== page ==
Psychometric evaluation of the Interpersonal Needs Questionnaire (INQ) using item analysis according to the Rasch model

Research output: Contribution to journalJournal articleResearchpeer-review


  • Luz Dary Upegui-Arango
  • Thomas Forkmann
  • Nielsen, Tine
  • Nina Hallensleben
  • Heide Glaesmer
  • Lena Spangenberg
  • Tobias Teismann
  • Georg Juckel
  • Maren Boecker

The Interpersonal Needs Questionnaire (INQ) assesses Thwarted Belongingness (TB) and Perceived Burdensomeness (PB), two predictors of suicidal thoughts. Up to now, the use of item response theory (IRT) for the evaluation of the INQ has been restricted to a single study with clinically depressed and suicidal youth. Therefore, the psychometric properties of the two INQ-15-subscales TB and PB were now evaluated in a general population sample (N = 2508) and a clinical adult population sample (N = 185) using IRT, specifically the Rasch model (RM) and the graphical log-linear Rasch model (GLLRM). Of special interest was whether the INQ-subscales displayed differential item functioning (DIF) across the two different samples and how well the subscales were targeted to the two sample populations. For the clinical sample, fit to a GLLRM could be established for the PB-subscale and fit to a RM was established for a five-item version of the TB-subscale. In contrast, for the general population sample fit to a GLLRM could only be achieved for the PB-subscale. Overall, there was strong evidence of local dependence (LD) across items and of some age- and gender-related DIF. Both subscales exhibited massive DIF related to the sample, indicating that they don't work the same across the general population and clinical sample. As expected, targeting of both INQ-subscales was much better for the clinical population. Further investigations of the INQ-15 under the Rasch approach in a large clinical population are recommended to determine and optimize the scale performance.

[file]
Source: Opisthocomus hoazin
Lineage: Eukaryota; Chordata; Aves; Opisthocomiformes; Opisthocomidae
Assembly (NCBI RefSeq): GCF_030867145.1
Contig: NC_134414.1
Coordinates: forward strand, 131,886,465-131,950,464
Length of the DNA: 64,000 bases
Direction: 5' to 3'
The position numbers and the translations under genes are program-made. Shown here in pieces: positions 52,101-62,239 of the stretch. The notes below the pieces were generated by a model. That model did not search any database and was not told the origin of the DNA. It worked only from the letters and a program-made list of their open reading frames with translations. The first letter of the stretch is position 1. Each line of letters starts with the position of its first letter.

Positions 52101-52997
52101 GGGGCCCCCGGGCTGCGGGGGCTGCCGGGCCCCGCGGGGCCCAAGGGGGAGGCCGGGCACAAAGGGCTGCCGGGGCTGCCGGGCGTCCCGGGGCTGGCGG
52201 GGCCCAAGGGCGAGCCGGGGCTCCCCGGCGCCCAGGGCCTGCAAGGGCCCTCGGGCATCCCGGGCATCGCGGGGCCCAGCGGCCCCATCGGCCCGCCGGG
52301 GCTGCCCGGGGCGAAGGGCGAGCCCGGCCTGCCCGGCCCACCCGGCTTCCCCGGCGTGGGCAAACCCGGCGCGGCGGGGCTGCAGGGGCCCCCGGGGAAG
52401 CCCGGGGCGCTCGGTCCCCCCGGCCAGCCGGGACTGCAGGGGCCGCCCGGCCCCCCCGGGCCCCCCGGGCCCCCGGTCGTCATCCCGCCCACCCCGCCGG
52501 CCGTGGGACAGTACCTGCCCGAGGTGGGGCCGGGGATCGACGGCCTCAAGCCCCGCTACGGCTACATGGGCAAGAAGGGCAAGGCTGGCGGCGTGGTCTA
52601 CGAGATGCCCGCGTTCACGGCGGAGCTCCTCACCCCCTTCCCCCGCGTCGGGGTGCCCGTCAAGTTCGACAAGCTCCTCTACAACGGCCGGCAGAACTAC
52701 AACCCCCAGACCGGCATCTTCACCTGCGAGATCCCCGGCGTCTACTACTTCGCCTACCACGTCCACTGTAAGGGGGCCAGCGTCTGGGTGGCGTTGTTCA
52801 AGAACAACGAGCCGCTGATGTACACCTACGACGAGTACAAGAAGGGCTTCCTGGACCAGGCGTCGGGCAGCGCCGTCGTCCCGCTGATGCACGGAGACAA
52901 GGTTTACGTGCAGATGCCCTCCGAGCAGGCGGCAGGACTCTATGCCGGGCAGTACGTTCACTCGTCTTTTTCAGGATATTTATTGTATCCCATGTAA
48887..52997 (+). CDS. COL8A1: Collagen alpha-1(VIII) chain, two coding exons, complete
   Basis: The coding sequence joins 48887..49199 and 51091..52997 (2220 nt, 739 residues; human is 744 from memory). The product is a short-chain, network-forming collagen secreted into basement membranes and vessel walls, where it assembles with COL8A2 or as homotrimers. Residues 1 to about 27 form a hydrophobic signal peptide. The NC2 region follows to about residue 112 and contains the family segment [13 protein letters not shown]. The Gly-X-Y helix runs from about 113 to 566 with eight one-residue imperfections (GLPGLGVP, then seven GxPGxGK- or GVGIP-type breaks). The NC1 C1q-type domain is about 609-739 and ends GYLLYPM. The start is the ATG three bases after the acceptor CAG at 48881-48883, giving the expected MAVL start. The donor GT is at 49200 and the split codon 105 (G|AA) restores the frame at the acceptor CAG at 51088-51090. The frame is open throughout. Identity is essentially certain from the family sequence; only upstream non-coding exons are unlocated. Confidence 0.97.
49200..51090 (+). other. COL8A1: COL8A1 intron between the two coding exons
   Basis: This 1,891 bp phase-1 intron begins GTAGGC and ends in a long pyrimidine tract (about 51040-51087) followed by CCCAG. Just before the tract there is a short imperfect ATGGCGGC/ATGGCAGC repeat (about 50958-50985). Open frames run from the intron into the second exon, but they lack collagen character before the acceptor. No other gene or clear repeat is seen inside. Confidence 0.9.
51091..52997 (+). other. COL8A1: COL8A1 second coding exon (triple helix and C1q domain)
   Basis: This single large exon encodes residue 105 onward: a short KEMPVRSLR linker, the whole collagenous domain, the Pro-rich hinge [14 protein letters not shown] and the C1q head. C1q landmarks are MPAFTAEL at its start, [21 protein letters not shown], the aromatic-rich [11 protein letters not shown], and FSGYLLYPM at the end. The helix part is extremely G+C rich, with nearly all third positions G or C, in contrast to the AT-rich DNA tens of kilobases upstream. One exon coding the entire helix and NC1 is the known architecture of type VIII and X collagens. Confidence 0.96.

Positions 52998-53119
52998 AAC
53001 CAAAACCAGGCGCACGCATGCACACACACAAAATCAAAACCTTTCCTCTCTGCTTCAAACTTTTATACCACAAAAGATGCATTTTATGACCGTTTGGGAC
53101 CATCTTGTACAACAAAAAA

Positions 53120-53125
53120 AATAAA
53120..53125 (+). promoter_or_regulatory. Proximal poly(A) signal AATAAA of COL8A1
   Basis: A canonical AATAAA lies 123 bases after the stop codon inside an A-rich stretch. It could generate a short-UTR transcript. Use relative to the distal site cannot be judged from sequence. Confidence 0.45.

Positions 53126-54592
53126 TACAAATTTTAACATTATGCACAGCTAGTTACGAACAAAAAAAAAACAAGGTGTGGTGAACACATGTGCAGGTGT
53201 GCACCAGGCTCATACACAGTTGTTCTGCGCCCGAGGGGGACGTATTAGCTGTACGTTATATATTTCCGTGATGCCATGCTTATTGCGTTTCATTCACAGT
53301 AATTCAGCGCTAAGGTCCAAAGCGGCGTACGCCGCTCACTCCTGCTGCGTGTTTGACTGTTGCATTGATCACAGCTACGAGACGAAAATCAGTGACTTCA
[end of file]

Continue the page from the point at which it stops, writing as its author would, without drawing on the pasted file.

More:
Original languageEnglish
Article numbere0232030
JournalPLoS ONE
Issue number8
Number of pages21
Publication statusPublished - 3 Aug 2020

    Research areas

  • Faculty of Social Sciences - Suicide, Age groups, Depression, Psychometrics, Mood disorders, Questionnaires, Number theory, Social theory

Number of downloads are based on statistics from Google Scholar and

No data available

ID: 247043102